• Centennial Hall in Wroclaw (Poland) - The Centennial Hall (Jahrhunderthalle in German and Hala Ludowa in Polish), a landmark in the history of reinforced concrete architecture, was erected in 1911-1913 by Max Berg, at the time municipal architect in Breslau, as the Polish city of Wrocław was called at the time, when it was part of Germany. The Centennial Hall, a multi-purpose recreational building, is a centrally-planned structure situated on the Exhibition Grounds. The structure of the Centennial Hall is a symmetrical quatrefoil form with a vast circular central space (65m diameter, 42m high) that can seat some 6,000 persons. The 23m-high dome is topped with a lantern in steel and glass. The windows are made of exotic hardwood and, in order to improve the acoustics, the walls are covered with an insulating layer of concrete mixed with wood or cork. The elevations have no decoration or ornament, but the exposed concrete texture is marked with the imprints of the wooden formwork. On the west side of the Centennial Hall is a monumental square modelled like an ancient forum. On its north side is the Four-Dome Pavilion designed by architect Hans Poelzig in 1912 to house an historical exhibition. In the northern section of the Exhibition Grounds, Poelzig designed a concrete pergola surrounding an artificial pond. Adjacent to the entrance is the office building of the company administrating the Exhibition Grounds (Breslauer Messe A.G.), built in 1937 to the design by Richard Konwiarz. A monumental gateway leading to the forum, is in the form of a colonnade with reinforced concrete columns, designed by Max Berg in 1924. The Centennial Hall is a pioneering work of modern engineering and architecture, which exhibits an important interchange of influences in the early 20th century, becoming a key reference in the later development of reinforced concrete structures.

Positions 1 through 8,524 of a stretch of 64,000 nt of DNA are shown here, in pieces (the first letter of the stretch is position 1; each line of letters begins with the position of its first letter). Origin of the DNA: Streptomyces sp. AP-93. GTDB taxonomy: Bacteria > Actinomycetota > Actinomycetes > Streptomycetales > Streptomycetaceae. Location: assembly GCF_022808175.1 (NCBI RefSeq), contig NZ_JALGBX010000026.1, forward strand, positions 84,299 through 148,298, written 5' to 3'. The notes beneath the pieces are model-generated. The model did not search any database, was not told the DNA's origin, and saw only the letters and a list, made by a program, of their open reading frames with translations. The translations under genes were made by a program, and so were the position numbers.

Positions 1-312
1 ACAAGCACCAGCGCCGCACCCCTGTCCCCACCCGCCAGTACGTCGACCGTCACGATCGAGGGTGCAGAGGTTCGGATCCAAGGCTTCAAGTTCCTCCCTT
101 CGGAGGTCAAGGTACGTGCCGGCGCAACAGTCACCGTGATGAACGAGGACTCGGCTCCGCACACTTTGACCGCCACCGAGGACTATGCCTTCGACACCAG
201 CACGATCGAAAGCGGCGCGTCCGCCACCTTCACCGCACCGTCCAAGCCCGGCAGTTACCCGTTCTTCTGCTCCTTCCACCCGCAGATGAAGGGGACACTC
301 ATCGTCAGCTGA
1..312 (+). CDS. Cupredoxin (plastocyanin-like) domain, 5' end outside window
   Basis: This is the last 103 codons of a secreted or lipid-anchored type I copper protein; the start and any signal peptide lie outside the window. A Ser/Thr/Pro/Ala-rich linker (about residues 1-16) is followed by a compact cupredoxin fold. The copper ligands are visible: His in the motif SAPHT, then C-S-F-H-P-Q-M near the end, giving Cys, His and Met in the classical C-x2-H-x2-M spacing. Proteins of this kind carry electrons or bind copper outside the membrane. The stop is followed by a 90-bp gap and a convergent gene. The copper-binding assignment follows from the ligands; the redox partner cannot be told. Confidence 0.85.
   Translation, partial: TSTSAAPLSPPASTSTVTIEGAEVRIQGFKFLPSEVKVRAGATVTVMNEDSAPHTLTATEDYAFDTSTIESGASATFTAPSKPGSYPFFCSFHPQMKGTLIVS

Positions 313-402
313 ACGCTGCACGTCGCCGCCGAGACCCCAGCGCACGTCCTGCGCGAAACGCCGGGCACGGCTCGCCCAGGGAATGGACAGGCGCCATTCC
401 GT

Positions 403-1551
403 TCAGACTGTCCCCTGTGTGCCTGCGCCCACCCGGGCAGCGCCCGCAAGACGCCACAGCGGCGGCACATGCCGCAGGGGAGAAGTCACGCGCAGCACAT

• Cornwall and West Devon Mining Landscape (United Kingdom of Great Britain and Northern Ireland)Much of the landscape of Cornwall and West Devon was transformed in the 18th and early 19th centuries as a result of the rapid growth of pioneering copper and tin mining. Its deep underground mines, engine houses, foundries, new towns, smallholdings, ports and harbours, and ancillary industries together reflect prolific innovation which, in the early 19th century, enabled the region to produce two thirds of the world’s supply of copper. The substantial remains are a testimony to the contribution Cornwall and West Devon made to the industrial revolution in the rest of Britain and to the fundamental influence the area had on the mining world at large. Cornish technology embodied in engines, engine houses and mining equipment were exported around the world. Cornwall and West Devon were the heartland from which mining technology rapidly spread. When Cornish and West Devon mining declined in the 1860s, large numbers of miners emigrated to work and live in mining communities based on Cornish traditions, in for instance South Africa, Australia, and Central and South America, where Cornish engine houses still survive.